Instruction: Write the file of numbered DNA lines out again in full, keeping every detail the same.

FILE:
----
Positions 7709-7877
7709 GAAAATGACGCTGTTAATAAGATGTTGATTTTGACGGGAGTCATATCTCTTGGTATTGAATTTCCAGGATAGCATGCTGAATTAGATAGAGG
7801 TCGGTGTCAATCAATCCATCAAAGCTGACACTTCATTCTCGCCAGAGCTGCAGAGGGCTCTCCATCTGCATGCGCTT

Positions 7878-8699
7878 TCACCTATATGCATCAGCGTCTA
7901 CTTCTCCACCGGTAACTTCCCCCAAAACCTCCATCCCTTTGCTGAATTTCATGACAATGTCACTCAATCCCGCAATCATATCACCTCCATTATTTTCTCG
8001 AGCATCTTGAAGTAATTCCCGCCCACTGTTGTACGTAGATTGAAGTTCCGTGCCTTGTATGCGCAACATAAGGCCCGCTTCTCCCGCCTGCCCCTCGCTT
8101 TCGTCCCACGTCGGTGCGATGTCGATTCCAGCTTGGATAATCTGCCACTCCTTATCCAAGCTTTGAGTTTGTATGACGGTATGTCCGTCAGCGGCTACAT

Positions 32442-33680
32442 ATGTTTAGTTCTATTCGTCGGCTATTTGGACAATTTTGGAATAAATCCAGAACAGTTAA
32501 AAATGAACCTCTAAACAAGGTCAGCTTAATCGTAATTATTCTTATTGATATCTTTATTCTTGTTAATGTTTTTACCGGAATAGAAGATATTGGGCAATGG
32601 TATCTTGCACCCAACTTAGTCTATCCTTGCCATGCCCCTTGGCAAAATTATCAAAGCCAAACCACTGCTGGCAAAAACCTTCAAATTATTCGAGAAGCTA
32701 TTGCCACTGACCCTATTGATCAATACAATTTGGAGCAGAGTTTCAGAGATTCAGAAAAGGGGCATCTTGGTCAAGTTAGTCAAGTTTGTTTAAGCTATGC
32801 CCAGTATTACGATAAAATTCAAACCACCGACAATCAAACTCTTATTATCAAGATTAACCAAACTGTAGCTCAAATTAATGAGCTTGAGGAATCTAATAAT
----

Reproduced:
Positions 7709-7877
7709 GAAAATGACGCTGTTAATAAGATGTTGATTTTGACGGGAGTCATATCTCTTGGTATTGAATTTCCAGGATAGCATGCTGAATTAGATAGAGG
7801 TCGGTGTCAATCAATCCATCAAAGCTGACACTTCATTCTCGCCAGAGCTGCAGAGGGCTCTCCATCTGCATGCGCTT

Positions 7878-8699
7878 TCACCTATATGCATCAGCGTCTA
7901 CTTCTCCACCGGTAACTTCCCCCAAAACCTCCATCCCTTTGCTGAATTTCATGACAATGTCACTCAATCCCGCAATCATATCACCTCCATTATTTTCTCG
8001 AGCATCTTGAAGTAATTCCCGCCCACTGTTGTACGTAGATTGAAGTTCCGTGCCTTGTATGCGCAACATAAGGCCCGCTTCTCCCGCCTGCCCCTCGCTT
8101 TCGTCCCACGTCGGTGCGATGTCGATTCCAGCTTGGATAATCTGCCACTCCTTATCCAAGCTTTGAGTTTGTATGACGGTATGTCCGTCAGCGGCTACAT

Positions 32442-33680
32442 ATGTTTAGTTCTATTCGTCGGCTATTTGGACAATTTTGGAATAAATCCAGAACAGTTAA
32501 AAATGAACCTCTAAACAAGGTCAGCTTAATCGTAATTATTCTTATTGATATCTTTATTCTTGTTAATGTTTTTACCGGAATAGAAGATATTGGGCAATGG
32601 TATCTTGCACCCAACTTAGTCTATCCTTGCCATGCCCCTTGGCAAAATTATCAAAGCCAAACCACTGCTGGCAAAAACCTTCAAATTATTCGAGAAGCTA
32701 TTGCCACTGACCCTATTGATCAATACAATTTGGAGCAGAGTTTCAGAGATTCAGAAAAGGGGCATCTTGGTCAAGTTAGTCAAGTTTGTTTAAGCTATGC
32801 CCAGTATTACGATAAAATTCAAACCACCGACAATCAAACTCTTATTATCAAGATTAACCAAACTGTAGCTCAAATTAATGAGCTTGAGGAATCTAATAAT